In a stroke of good luck, a NASA satellite probing space for new planets provided astronomers with an unexpected glimpse of a black hole ripping a star to shreds.
This is one of the most detailed visual yet of the phenomenon known as tidal disruption event aka TDE. It was the first sighting for NASA’s Transiting Exoplanet Survey Satellite commonly called TESS.
The breakthrough finding was achieved with the help of a worldwide network of robotic telescopes based at The Ohio State University called ASAS-SN i.e. All-Sky Automated Survey for Supernovae. Astronomers from the Carnegie Observatories, Ohio State and others published their amazing findings just now in The Astrophysical Journal.
Patrick Vallely, a co-author of the study and National Science Foundation Graduate Research Fellow at Ohio State, said, “We’ve been closely monitoring the regions of the sky where TESS is observing with our ASAS-SN telescopes, but we were very lucky with this event in that the patch of the sky where TESS is continuously observing is small, and in that this happened to be one of the brightest TDEs we’ve seen. Due to the quick ASAS-SN discovery and the incredible TESS data, we were able to see this TDE much earlier than we’ve seen others—it gives us some new insight into how TDEs form.”
Tidal disruption events take place when a star gets too close to a black hole. Depending on certain factors such as the size of the star, the size of the black hole and the distance between the star and the black hole, the latter can either absorb the star or rip it apart into a long, spaghetti-like strand.
Thomas Holoien, a Carnegie Fellow at the Carnegie Observatories in Pasadena, California, who earned his Ph.D. at Ohio State, said, “TESS data let us see exactly when this destructive event, named ASASSN-19bt, started to get brighter, which we’ve never been able to do before. Because we discovered the tidal disruption quickly with the ground-based ASAS-SN, we were able to trigger multiwavelength follow-up observations in the first few days. The early data will be incredibly helpful for modeling the physics of these outbursts.”
ASAS-SN was the first system to spot the black hole ripping the star apart. Holoien was busy at the Las Campanas Observatory in Chile on Jan. 29, 2019, when he received an alert from one of ASAS-SN’s robotic telescopes in South Africa. Holoien had focused two Las Campanas telescopes on the tidal disruption event with follow-up observations requests to other telescopes around the world.
TESS already chanced to be monitoring the exact section of the sky where the ASAS-SN telescope had first spotted the tidal disruption event. It was not just pure luck that the telescopes and satellite were aligned as after TESS’s launch in July 2018, the team operating ASAS-SN dedicated more of the ASAS-SN telescopes’ time to the portions of the sky that TESS was observing.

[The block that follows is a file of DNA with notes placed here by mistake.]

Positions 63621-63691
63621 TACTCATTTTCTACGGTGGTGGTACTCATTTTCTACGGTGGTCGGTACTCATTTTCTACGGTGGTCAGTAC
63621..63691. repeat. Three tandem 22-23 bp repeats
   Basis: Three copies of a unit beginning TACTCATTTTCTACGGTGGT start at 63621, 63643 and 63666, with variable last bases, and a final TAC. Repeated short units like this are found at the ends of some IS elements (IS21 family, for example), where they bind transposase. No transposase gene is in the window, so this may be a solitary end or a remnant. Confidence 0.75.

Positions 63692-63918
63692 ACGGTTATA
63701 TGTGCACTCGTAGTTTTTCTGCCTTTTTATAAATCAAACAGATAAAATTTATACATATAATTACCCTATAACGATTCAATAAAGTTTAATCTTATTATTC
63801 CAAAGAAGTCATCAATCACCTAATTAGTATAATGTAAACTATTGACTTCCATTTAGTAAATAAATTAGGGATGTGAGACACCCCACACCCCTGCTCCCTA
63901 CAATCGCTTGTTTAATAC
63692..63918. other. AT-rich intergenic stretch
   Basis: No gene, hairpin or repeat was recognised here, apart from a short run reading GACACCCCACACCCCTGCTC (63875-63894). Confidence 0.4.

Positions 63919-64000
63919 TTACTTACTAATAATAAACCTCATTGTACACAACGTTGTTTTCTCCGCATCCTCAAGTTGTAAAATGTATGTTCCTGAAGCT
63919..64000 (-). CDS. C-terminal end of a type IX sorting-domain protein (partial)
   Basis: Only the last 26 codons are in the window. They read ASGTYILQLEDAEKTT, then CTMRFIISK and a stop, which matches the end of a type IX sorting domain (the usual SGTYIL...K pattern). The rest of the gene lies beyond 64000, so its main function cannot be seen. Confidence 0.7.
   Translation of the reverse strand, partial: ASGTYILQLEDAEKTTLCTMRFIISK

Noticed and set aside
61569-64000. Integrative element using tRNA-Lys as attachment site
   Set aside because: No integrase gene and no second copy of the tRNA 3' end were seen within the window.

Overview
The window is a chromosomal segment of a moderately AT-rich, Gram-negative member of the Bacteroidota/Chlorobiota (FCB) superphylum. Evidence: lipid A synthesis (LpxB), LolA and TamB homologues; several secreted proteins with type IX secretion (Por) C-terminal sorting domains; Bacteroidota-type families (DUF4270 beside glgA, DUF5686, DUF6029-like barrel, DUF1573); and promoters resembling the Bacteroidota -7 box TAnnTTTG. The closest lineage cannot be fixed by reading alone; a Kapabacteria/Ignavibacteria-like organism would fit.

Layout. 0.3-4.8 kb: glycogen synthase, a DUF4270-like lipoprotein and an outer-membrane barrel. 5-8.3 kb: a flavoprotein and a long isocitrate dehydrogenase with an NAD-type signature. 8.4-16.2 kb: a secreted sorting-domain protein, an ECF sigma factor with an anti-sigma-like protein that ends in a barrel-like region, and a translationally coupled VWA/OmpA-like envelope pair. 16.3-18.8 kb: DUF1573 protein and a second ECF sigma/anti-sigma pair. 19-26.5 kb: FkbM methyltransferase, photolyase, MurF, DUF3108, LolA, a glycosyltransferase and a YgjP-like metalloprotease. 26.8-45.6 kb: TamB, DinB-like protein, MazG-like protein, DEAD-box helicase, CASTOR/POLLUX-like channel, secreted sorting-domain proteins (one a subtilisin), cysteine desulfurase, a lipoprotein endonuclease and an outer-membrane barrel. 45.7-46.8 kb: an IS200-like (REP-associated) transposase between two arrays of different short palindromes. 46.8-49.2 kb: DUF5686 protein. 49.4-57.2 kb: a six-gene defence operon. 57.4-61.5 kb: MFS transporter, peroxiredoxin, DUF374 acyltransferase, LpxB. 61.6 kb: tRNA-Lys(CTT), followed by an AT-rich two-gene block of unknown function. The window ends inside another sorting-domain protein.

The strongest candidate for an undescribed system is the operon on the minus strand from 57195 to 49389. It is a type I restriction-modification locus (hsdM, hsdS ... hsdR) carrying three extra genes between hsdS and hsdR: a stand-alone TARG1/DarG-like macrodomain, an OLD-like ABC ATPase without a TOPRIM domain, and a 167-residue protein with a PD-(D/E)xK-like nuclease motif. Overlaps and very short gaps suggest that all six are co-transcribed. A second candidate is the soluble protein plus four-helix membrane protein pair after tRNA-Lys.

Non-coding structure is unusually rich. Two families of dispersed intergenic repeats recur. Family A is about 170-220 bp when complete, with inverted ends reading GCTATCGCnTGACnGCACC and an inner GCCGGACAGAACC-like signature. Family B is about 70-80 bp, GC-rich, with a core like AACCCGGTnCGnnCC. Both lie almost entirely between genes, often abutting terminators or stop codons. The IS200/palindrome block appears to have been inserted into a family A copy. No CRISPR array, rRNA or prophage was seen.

But it was definitely good fortunate that the tidal disruption event took place in the systems’ lines of sight, according to Chris Kochanek, professor of astronomy at Ohio State.
Tidal disruptions are rare cosmic events that occur once every 10,000 to 100,000 years in a galaxy the size of the Milky Way. By comparison, supernovae occur every 100 years or so. Throughout history, scientists have observed around 40 tidal disruption events. Kochanek said that the events are rare mostly because stars need to be really close to a black hole, approximately the same distance our Earth is from the sun, in order to create one.
He said, “Imagine that you are standing on top of a skyscraper downtown, and you drop a marble off the top, and you are trying to get it to go down a hole in a manhole cover. It’s harder than that.”
Since ASAS-SN caught the tidal disruption event in its early stage, Holoien had time to train additional telescopes on the event and eventually capturing a more detailed look that might not have been possible before. Astronomers could then examine the data from TESS which was transmitted via a satellite in space a few weeks after the event and finally see whether they could identify the event in the lead-up. Data from TESS implied that they could see the initial signs of the tidal disruption event in data from around 10 days before it occurred.
Vallely said, “The early TESS data allow ed us to see light very close to the black hole, much closer than we’ve been able to see before. They also show us that ASASSN-19bt’s rise in brightness was very smooth, which helps us tell that the event was a tidal disruption and not another type of outburst, like from the center of a galaxy or a supernova.”
Holoien’s team worked on the UV data from NASA’s Neil Gehrels Swift Observatory which provided the earliest yet seen from a tidal disruption in order to determine that the temperature dropped by about 50%, from approximately 71,500 to 35,500 degrees Fahrenheit (40,000 to 20,000 degrees Celsius), in just a few days.
Holoien said, “It’s the first time such an early temperature decrease has been seen in a tidal disruption before, although a few theories have predicted it”.
The low level of X-ray emission seen by Swift was even more typical for these kinds of events. Scientists still don’t fully understand why tidal disruptions produce so much UV emission but such low X-rays.
Astronomers estimate that the supermassive black hole that generated ASASSN-19bt weighs about 6 million times the sun’s mass. It is located at the center of a galaxy referred to as 2MASX J07001137-6602251 which is around 375 million light-years away in the constellation Volans. The destroyed star is suspected to be similar in size to our sun.